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ERIC Number: EJ1112360
Record Type: Journal
Publication Date: 2016
Pages: 15
Abstractor: As Provided
ISBN: N/A
ISSN: ISSN-1368-2822
EISSN: N/A
Kuwaiti Arabic: Acquisition of Singleton Consonants
Ayyad, Hadeel Salama; Bernhardt, B. May; Stemberger, Joseph P.
International Journal of Language & Communication Disorders, v51 n5 p531-545 Sep-Oct 2016
Background: Arabic, a Semitic language of the Afro-Asiatic variety, has a rich consonant inventory. Previous studies on Arabic phonological acquisition have focused primarily on dialects in Jordan and Egypt. Because Arabic varies considerably across regions, information is also needed for other dialects. Aims: To determine acquisition benchmarks for singleton consonants for Kuwaiti Arabic-speaking 4-year-olds. Methods & Procedures: Participants were 80 monolingual Kuwaiti Arabic-speaking children divided into two age groups: 46-54 and 55-62 months. Post-hoc, eight children were identified as possibly at risk for protracted phonological development. A native Kuwaiti Arabic speaker audio-recorded and transcribed single-word speech samples (88 words) that tested consonants across word positions within a variety of word lengths and structures. Transcription reliability (point-to-point) was 95% amongst the authors, and 87% with an external consultant. Three acquisition levels were designated that indicated the proportion of children with no mismatches ('errors') for a given consonant: 90%+ of children, 75-89%, fewer than 75%. Mismatch patterns were described in terms of a phonological feature framework previously described in the literature. Outcomes & Results: The Kuwaiti 4-year-olds produced many singleton consonants accurately, including pharyngeals and uvulars. Although the older age group had fewer manner and laryngeal mismatches than the younger age group, consonants still developing at age 5 included coronal fricatives and affricates, trilled /r/ and some uvularized consonants ('emphatics'). The possible at-risk group showed mastery of fewer consonants than the other children. By feature category, place mismatches were the most common, primarily de-emphasis and lack of contrast for [coronal, grooved] (distinguishing alveolar from interdental fricatives). Manner mismatches were next most common: the most frequent substitutions were [+lateral] [l] or other rhotics for /r/, and stops for fricatives. Laryngeal mismatches were few, and involved partial or full devoicing. Group differences generally reflected proportions of mismatches rather than types. Conclusions & Implications: Compared with studies for Jordanian and Egyptian Arabic, Kuwaiti 4-year-olds showed a somewhat more advanced consonant inventory than same age peers, especially with respect to uvulars, pharyngeals and uvularized (emphatic) consonants. Similar to the other studies, consonant categories yet to master were: [+trilled] /r/, coronal fricative feature [grooved], [+voiced] fricatives /?, z/ and the affricate /d???/ and some emphatics. Common mismatch patterns generally accorded with previous studies. This study provides criterion reference benchmarks for Kuwaiti Arabic consonant singleton acquisition in 4-year-olds.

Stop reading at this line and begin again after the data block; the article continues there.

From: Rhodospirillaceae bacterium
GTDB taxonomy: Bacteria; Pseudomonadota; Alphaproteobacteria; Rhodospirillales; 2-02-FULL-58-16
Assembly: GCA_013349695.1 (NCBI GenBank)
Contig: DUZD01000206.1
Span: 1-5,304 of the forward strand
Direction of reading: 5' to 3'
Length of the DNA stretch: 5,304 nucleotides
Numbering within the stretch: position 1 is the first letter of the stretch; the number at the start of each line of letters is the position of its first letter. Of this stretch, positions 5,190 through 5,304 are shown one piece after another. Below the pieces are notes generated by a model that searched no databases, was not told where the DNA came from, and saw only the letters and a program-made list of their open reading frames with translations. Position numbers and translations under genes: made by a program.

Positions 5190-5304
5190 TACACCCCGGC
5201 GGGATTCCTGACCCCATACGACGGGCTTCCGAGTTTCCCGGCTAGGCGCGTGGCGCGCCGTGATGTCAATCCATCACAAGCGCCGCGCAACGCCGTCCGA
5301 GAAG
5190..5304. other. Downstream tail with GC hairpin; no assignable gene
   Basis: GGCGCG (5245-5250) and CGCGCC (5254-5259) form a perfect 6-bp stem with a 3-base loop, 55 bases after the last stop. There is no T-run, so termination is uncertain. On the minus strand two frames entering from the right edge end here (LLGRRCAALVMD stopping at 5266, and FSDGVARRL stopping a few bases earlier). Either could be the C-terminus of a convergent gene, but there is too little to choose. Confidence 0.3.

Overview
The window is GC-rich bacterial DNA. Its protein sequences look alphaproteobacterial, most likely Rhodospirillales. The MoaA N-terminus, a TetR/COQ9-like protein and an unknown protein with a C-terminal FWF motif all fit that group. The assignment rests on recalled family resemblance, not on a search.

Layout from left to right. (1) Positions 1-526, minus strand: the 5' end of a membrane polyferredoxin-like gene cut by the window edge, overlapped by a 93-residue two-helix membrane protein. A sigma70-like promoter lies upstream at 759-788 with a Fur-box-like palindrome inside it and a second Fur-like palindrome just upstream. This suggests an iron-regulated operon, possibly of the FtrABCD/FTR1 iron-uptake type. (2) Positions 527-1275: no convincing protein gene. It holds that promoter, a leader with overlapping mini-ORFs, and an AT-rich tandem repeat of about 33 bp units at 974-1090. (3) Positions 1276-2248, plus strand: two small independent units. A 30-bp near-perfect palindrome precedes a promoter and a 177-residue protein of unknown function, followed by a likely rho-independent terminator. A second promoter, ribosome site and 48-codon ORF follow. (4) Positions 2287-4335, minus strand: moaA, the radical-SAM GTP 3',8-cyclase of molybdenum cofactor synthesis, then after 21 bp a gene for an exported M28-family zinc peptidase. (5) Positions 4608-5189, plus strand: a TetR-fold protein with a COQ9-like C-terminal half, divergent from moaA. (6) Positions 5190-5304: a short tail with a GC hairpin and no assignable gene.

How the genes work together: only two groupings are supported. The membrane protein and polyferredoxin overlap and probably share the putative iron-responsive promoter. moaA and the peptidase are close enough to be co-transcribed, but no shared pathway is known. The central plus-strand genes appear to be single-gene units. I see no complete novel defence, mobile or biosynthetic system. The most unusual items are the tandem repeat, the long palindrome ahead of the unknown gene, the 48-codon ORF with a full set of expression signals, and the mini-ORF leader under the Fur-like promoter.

Wiley-Blackwell. 350 Main Street, Malden, MA 02148. Tel: 800-835-6770; Tel: 781-388-8598; Fax: 781-388-8232; e-mail: cs-journals@wiley.com; Web site: http://www.wiley.com/WileyCDA
Publication Type: Journal Articles; Reports - Research
Education Level: N/A
Audience: N/A
Language: English
Sponsor: N/A
Authoring Institution: N/A
Identifiers - Location: Egypt; Jordan; Kuwait
Grant or Contract Numbers: N/A